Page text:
Mark Twain, who famously adored watermelon, described it as the “chief of the world’s luxuries…when one has tasted it, he knows what angels eat.” In in the summer, we want nothing more for dessert than watermelon, which contains 92 percent water.
While we may think of it as the quintessential American fruit, watermelons (Citrullus lanatus) are enjoyed worldwide. They are natives of Africa. The ancient Egyptians were cultivating them in the Nile River Valley at least by 2,000 BCE; Paintings of enormous and unmistakable watermelons have been found on the walls of Egyptian tombs. Watermelons seem to have arrived in Europe in the eighth century with the invading Moors, who crossed Africa, presumably picking up watermelons en route, on their way to conquer Portugal and Spain. The melons didn’t have much luck in points farther north, such as England and northern Europe, unless one was rich enough to have a greenhouse. The climate was just too chilly for watermelons–but they were wildly successful in the steamier New World.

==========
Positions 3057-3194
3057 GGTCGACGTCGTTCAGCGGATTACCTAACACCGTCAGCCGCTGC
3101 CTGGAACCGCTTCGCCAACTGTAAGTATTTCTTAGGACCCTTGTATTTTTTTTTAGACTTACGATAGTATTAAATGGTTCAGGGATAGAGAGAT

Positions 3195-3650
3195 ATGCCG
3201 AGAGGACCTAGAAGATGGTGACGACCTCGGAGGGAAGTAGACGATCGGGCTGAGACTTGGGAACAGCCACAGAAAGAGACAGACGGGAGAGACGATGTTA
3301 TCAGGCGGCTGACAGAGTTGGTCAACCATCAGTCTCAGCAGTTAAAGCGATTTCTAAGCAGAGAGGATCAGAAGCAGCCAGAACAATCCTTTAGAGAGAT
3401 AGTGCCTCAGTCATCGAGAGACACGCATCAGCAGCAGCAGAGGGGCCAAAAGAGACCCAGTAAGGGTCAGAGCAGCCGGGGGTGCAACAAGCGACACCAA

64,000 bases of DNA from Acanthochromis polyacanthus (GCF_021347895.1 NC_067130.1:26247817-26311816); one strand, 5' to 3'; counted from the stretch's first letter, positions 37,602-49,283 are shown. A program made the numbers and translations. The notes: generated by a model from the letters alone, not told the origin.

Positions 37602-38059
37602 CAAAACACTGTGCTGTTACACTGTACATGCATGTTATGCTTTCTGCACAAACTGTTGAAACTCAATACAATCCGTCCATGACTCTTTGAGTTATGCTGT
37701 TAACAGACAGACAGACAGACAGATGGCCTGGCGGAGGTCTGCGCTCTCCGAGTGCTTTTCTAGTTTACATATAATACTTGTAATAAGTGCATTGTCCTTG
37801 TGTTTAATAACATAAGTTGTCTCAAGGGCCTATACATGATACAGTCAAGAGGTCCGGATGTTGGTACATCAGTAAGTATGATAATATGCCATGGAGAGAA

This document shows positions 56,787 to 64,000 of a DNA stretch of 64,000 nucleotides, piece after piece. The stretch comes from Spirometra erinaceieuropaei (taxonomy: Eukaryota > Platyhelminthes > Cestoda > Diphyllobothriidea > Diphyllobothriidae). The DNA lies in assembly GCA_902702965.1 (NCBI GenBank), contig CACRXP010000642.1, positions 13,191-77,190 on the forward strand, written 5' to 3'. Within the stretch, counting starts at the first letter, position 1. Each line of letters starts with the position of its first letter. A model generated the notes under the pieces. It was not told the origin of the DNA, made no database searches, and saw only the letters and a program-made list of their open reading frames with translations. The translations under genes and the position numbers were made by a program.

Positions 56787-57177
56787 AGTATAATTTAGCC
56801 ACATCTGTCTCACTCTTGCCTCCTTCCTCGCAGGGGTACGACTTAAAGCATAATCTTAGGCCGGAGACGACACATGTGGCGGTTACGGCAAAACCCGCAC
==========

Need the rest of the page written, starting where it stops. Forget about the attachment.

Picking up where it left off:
Watermelons were introduced to North America by the Spaniards, and promptly outran them, the seeds passing from native tribe to native tribe faster than the proverbial hot potato. They were soon flourishing in the Rio Grande Valley, in Georgia and Florida, and throughout the American Southwest. Jesuit missionary Pere Marquette found watermelons growing along the shores of the Mississippi River in 1673; and by 1732, a tourist in colonial Virginia mentioned luscious watermelons “green and bigg as a Pumpin.”
Nowadays, they grown in a variety of colors, sizes and shapes. People debate endlessly about whether they are better with or without seeds (See Where Did All The Watermelon Seeds Go?). But mostly, we just slice and eat them, maybe with a little salt or feta, if we want to get fancy.
Take a break and check out our gallery of watermelon being enjoyed around the world from our Your Shot photo community.